• Children learn that the choices that they make have an impact on those around them.
  • Zones of regulation – morning and afternoon check ins.
  • RE topic – values and how we affect others

Secondary school

  • KS3 PSHE curriculum
  • Volunteer work & team work Duke of Edinburgh Award.
  • Team work in lessons.
  • Giving feedback to others on their performance.
  • Awards and certificates in assemblies to celebrate each other’s achievements and skills builds respect.
  • The way that staff model respectful behaviour towards each other and to younger people builds respect across the whole school population.
  • An assembly on the Value.
  • School Code of Conduct displayed in every learning space in a way that those young people can access. This lists what positive behaviours are expected. Students know to follow the code means they are respecting each other and the school.

Post 16 college

  • Understanding consequences and rewards with a focus on natural consequences.
  • Team working focus in Enterprise.
  • Understanding each other’s differences and how to respect one another in PSHE.
  • Developing working skills via work experience – respecting authority in the workplace and the rights of colleagues.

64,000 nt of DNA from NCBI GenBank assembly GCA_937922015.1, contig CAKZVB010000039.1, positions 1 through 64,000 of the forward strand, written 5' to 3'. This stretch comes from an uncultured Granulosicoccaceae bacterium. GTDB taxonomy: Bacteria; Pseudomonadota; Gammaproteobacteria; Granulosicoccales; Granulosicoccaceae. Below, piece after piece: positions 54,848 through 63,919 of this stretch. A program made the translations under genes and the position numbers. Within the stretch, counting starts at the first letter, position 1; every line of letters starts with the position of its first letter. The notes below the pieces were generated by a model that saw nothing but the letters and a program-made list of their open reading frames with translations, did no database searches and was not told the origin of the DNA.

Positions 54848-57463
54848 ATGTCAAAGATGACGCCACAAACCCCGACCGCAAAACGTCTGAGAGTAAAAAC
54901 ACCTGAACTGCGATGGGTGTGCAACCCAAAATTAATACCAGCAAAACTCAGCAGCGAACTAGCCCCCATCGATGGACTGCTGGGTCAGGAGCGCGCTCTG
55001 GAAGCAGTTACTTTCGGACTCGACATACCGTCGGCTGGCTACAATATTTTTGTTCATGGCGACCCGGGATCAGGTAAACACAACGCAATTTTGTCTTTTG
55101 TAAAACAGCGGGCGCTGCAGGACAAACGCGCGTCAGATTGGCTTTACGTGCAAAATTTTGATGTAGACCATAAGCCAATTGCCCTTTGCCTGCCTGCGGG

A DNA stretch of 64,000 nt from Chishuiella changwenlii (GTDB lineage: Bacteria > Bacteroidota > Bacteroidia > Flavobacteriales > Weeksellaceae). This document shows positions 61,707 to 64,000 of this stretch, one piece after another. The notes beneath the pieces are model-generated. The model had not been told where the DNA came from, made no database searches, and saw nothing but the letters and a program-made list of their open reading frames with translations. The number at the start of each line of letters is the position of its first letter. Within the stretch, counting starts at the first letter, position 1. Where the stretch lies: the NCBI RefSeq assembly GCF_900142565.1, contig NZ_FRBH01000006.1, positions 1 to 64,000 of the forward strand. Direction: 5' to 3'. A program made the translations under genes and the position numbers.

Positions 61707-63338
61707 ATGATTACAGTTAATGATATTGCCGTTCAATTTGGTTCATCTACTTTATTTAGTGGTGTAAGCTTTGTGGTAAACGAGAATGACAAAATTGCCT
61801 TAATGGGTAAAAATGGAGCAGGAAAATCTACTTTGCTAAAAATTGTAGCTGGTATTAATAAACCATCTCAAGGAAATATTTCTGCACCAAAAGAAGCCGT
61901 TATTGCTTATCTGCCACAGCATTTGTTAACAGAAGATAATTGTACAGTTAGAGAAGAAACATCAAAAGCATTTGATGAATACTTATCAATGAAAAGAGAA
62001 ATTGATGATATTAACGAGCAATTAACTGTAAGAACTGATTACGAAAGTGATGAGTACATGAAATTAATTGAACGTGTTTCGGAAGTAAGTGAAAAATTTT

• PSHE curriculum enables students to talk openly about their difficulties and understand/support one another.

Tolerance of those of different faiths and beliefs

EYFS

  • Topic – Festivals around the world
  • RE Curriculum
  • Assemblies
  • Ensuring that resources used e.g. books and toys reflect the multi-cultural nature of Britain

Primary school

  • PSHE curriculum
  • RE Curriculum
  • Celebration of religious festivals
  • RE creation stories
  • Assemblies
  • Ensuring that resources used e.g. books and toys reflect the multi-cultural nature of Britain

Secondary school

  • KS3 PSHE curriculum
  • KS3 RE topics Morals and religious stories, Places of Worship, Religious beliefs, Non-religious world-views, Creation Stories and Gods around the world.
  • An assembly on the Value.